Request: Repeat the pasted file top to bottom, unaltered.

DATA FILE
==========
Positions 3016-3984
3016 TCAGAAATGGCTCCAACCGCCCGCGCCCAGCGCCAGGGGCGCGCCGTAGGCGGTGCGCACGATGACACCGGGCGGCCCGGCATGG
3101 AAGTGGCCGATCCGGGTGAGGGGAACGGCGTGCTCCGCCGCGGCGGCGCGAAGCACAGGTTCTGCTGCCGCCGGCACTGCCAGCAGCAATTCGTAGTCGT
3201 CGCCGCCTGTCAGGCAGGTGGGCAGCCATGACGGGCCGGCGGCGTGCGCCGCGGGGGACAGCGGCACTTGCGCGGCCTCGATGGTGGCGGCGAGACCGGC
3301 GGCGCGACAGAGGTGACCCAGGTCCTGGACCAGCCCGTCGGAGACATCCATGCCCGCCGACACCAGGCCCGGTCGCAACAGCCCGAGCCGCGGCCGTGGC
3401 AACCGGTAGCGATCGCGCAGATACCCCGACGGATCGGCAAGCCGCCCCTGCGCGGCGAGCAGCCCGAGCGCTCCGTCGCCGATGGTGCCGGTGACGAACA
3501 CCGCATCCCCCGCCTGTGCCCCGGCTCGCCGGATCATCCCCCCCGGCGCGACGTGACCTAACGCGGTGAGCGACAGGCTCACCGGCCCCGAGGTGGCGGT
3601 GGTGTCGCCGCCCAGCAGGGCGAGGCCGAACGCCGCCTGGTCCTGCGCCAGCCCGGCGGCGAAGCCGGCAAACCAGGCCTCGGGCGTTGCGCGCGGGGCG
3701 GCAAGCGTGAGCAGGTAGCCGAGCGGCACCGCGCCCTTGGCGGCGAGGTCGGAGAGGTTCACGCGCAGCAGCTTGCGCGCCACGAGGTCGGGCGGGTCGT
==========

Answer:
Positions 3016-3984
3016 TCAGAAATGGCTCCAACCGCCCGCGCCCAGCGCCAGGGGCGCGCCGTAGGCGGTGCGCACGATGACACCGGGCGGCCCGGCATGG
3101 AAGTGGCCGATCCGGGTGAGGGGAACGGCGTGCTCCGCCGCGGCGGCGCGAAGCACAGGTTCTGCTGCCGCCGGCACTGCCAGCAGCAATTCGTAGTCGT
3201 CGCCGCCTGTCAGGCAGGTGGGCAGCCATGACGGGCCGGCGGCGTGCGCCGCGGGGGACAGCGGCACTTGCGCGGCCTCGATGGTGGCGGCGAGACCGGC
3301 GGCGCGACAGAGGTGACCCAGGTCCTGGACCAGCCCGTCGGAGACATCCATGCCCGCCGACACCAGGCCCGGTCGCAACAGCCCGAGCCGCGGCCGTGGC
3401 AACCGGTAGCGATCGCGCAGATACCCCGACGGATCGGCAAGCCGCCCCTGCGCGGCGAGCAGCCCGAGCGCTCCGTCGCCGATGGTGCCGGTGACGAACA
3501 CCGCATCCCCCGCCTGTGCCCCGGCTCGCCGGATCATCCCCCCCGGCGCGACGTGACCTAACGCGGTGAGCGACAGGCTCACCGGCCCCGAGGTGGCGGT
3601 GGTGTCGCCGCCCAGCAGGGCGAGGCCGAACGCCGCCTGGTCCTGCGCCAGCCCGGCGGCGAAGCCGGCAAACCAGGCCTCGGGCGTTGCGCGCGGGGCG
3701 GCAAGCGTGAGCAGGTAGCCGAGCGGCACCGCGCCCTTGGCGGCGAGGTCGGAGAGGTTCACGCGCAGCAGCTTGCGCGCCACGAGGTCGGGCGGGTCGT